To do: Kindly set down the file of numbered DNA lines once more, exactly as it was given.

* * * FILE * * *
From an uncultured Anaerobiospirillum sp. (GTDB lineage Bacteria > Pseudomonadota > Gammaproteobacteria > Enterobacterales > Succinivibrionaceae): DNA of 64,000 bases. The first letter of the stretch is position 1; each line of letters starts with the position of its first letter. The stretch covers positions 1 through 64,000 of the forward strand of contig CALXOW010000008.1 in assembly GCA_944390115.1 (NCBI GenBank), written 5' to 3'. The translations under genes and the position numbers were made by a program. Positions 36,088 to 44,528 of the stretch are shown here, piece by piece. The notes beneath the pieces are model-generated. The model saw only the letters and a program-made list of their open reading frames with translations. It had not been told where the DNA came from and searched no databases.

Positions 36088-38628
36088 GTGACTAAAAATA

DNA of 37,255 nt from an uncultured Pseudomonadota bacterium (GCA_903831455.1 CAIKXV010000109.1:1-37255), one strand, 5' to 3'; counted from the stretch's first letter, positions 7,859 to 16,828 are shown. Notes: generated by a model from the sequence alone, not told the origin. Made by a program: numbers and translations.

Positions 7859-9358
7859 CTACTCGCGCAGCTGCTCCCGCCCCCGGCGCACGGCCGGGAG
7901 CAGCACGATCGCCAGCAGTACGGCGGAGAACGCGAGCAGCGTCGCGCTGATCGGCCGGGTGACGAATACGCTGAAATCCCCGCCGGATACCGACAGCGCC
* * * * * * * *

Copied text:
From an uncultured Anaerobiospirillum sp. (GTDB lineage Bacteria > Pseudomonadota > Gammaproteobacteria > Enterobacterales > Succinivibrionaceae): DNA of 64,000 bases. The first letter of the stretch is position 1; each line of letters starts with the position of its first letter. The stretch covers positions 1 through 64,000 of the forward strand of contig CALXOW010000008.1 in assembly GCA_944390115.1 (NCBI GenBank), written 5' to 3'. The translations under genes and the position numbers were made by a program. Positions 36,088 to 44,528 of the stretch are shown here, piece by piece. The notes beneath the pieces are model-generated. The model saw only the letters and a program-made list of their open reading frames with translations. It had not been told where the DNA came from and searched no databases.

Positions 36088-38628
36088 GTGACTAAAAATA

DNA of 37,255 nt from an uncultured Pseudomonadota bacterium (GCA_903831455.1 CAIKXV010000109.1:1-37255), one strand, 5' to 3'; counted from the stretch's first letter, positions 7,859 to 16,828 are shown. Notes: generated by a model from the sequence alone, not told the origin. Made by a program: numbers and translations.

Positions 7859-9358
7859 CTACTCGCGCAGCTGCTCCCGCCCCCGGCGCACGGCCGGGAG
7901 CAGCACGATCGCCAGCAGTACGGCGGAGAACGCGAGCAGCGTCGCGCTGATCGGCCGGGTGACGAATACGCTGAAATCCCCGCCGGATACCGACAGCGCC